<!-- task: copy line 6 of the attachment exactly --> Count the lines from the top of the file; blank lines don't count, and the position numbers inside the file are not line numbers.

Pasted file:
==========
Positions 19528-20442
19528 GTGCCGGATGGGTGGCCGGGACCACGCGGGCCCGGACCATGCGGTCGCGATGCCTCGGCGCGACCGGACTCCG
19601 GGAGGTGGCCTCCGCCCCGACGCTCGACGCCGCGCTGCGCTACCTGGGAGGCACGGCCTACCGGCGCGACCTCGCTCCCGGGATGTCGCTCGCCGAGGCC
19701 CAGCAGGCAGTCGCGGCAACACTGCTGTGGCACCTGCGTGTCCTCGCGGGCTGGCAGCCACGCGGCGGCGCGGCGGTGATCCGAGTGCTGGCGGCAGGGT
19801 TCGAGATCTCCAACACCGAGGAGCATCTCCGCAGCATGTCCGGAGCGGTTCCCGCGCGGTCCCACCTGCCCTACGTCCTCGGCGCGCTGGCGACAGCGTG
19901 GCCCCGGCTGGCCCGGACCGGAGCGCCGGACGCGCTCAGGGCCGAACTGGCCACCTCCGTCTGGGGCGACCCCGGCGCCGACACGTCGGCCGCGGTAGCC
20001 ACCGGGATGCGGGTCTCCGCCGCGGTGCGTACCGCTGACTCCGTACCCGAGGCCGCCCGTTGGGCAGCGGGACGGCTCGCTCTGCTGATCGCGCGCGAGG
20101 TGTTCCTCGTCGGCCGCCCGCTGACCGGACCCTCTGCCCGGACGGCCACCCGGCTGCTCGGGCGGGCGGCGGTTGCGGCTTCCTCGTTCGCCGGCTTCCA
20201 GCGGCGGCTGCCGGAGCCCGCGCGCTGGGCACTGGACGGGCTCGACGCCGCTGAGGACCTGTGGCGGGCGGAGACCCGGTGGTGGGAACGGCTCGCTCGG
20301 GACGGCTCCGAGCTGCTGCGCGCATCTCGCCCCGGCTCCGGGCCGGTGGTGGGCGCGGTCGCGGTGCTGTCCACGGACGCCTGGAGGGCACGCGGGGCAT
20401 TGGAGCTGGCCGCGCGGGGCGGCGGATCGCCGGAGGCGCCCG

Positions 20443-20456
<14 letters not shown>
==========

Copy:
19901 GCCCCGGCTGGCCCGGACCGGAGCGCCGGACGCGCTCAGGGCCGAACTGGCCACCTCCGTCTGGGGCGACCCCGGCGCCGACACGTCGGCCGCGGTAGCC